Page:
October 2023 | JOLTS, jobs, and java talk August and September labor numbers

Eightfold talent leaders talk about the United States Bureau of Labor Statistics latest jobs reports.

October 2023 | JOLTS, jobs, and java talk August and September labor numbers

Welcome to our monthly video series on the jobs reports featuring our Strategic Account Executive Colin Emerson (filling in for Chief Economist Sania Khan) and Senior Director, Product Marketing, Jason Cerrato. Every Friday morning after the reports are released, grab a cup of coffee and join them for the latest on the jobs numbers.

Stability, with some surprising gains in jobs. That’s the main takeaway from this week’s labor reports.

While private U.S. companies added only 89,000 jobs (ADP) in September, the lowest number since the beginning of 2021 and below expectations, the U.S. Bureau of Labor Statistics’ Employment Situation report showed that overall jobs rose by 336,000 jobs in September, with unemployment unchanged at 3.8%. 

The jobs number blew past forecasts — it was estimated that around 170,000 jobs would be added in September. The biggest gains occurred in leisure and hospitality; government; health care; professional, scientific, and technical services; and social assistance. 

Earlier this week, the BLS’ Job Openings and Labor Turnover Survey report (JOLTS) reported little change in August. That report showed an increase in job openings to 9.6 million, with 5.9 million hires (rate unchanged at 3.7%) and 5.7 million total separations (rate unchanged at 3.6%) with quits and layoffs showing little change as well. 

Industries that gained the most job openings included professional and business services; finance and insurance; and state and local government education. Industries that had the highest number of quits included accommodation and food services; finance and insurance; and state and local government, excluding education.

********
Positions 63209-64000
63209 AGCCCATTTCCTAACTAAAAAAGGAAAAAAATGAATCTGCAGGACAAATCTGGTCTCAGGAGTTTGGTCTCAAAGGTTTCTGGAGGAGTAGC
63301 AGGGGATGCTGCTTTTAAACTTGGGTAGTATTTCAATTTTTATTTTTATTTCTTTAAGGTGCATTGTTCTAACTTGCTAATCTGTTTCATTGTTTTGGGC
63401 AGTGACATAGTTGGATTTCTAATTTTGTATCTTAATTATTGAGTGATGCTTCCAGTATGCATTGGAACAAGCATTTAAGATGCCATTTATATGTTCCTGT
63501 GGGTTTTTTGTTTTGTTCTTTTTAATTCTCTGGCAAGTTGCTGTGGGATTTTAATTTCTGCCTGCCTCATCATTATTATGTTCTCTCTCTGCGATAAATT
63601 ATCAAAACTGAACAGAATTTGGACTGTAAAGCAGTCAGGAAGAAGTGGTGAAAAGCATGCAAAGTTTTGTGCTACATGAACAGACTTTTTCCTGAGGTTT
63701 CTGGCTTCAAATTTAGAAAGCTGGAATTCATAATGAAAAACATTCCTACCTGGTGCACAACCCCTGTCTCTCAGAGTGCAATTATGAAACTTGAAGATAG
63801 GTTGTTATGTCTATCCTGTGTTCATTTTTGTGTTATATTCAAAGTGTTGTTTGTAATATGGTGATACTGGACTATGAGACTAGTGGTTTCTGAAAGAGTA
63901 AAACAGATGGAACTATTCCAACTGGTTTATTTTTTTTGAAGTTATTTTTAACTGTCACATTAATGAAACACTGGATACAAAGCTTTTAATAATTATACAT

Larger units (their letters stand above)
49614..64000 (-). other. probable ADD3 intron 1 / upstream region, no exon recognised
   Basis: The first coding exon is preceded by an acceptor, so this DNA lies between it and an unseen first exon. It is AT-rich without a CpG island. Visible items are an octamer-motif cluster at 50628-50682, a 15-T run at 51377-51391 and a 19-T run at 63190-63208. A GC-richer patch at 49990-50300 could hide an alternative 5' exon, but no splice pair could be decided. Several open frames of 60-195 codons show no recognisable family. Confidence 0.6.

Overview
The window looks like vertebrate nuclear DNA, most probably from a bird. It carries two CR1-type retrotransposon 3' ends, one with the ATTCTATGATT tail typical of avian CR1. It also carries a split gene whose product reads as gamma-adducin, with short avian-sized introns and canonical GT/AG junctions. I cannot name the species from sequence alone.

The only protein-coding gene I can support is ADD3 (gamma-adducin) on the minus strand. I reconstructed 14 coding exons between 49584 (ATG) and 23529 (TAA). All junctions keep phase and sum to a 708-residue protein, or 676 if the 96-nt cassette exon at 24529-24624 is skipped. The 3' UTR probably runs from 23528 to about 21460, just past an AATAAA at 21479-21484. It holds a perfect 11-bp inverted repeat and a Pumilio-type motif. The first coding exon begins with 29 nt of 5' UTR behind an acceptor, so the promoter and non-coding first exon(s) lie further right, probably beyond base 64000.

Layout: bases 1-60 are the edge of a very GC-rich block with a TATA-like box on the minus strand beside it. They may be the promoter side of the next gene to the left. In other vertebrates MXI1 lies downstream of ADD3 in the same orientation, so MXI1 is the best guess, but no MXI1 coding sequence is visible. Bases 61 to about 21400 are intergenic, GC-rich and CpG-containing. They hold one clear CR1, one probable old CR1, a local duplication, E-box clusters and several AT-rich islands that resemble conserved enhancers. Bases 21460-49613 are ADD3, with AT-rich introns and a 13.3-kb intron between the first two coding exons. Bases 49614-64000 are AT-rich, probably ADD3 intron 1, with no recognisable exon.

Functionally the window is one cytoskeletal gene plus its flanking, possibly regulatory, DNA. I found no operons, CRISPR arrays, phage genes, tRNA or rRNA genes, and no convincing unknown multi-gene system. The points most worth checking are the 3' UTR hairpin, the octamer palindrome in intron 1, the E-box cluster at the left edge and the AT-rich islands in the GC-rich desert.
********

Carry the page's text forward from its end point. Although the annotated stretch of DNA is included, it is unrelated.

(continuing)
While job openings remain strong and hiring has been consistent, Cerrato and Emerson both noted that they’re seeing increased scrutiny over job descriptions and postings. Organizational leaders are reevaluating needs and finding more creative ways to add advanced skills to their workforces.

“We talk a lot about the four concepts of how people are addressing work these days with ‘recruit, retain, redeploy, and reengineer,’ ” Cerrato said. “I think we’re in the middle of people starting to get deeper in the water around that ‘reengineer’ part and truly starting to figure out what is the work that is in front of us to be done, what is the work to potentially automate, or get done through other means. And that’s where these openings that remain are getting very specific.” 

Today, talent acquisition professionals are seeing a greater number of candidates for open roles and have more options to find the best fits, especially for roles that demand more advanced skills, like working with generative AI.

While hiring is strong, workers are reluctant to switch jobs in large part due to a fear of a possible recession. “This is coming from both a candidate perspective and what I’m hearing from talent leaders in many industries, tech in particular,” Emerson said. “There were layoffs, and so people who have a job that they feel somewhat secure in are more reluctant to jump ship.” 

As a result, talent leaders are looking at the skills they already have with internal talent before jumping to a requisition. “They’re trying to maximize their existing talent and their existing employees to understand how they can be applied to whatever the next needs are,” Cerrato said. 

Related content: See the JOLTS and jobs reports from last month. 

Here are our expert’s key takeaways from the latest jobs reports:

  • Despite strong reports, there is more scrutiny over job listings: Organizations and talent acquisition leaders are re-examining business needs and what they are seeking from talent, resulting in fewer, more targeted postings — and more applicants per posting.
  • Employees are reluctant to switch jobs right now. Still recovering from layoff fallout and waiting to see what is happening with the economy, more people are staying put. [The Wall Street Journal]
  • Looking for skills internally is becoming more viable and important than ever. With skills demand outpacing supply, more organizations will look internally first to fill critical skills gaps before jumping to the requisition.
  • Even with these reports, talent professionals still need to monitor later updates because every jobs number has been revised each month over the past year.

Watch the entire conversation here:

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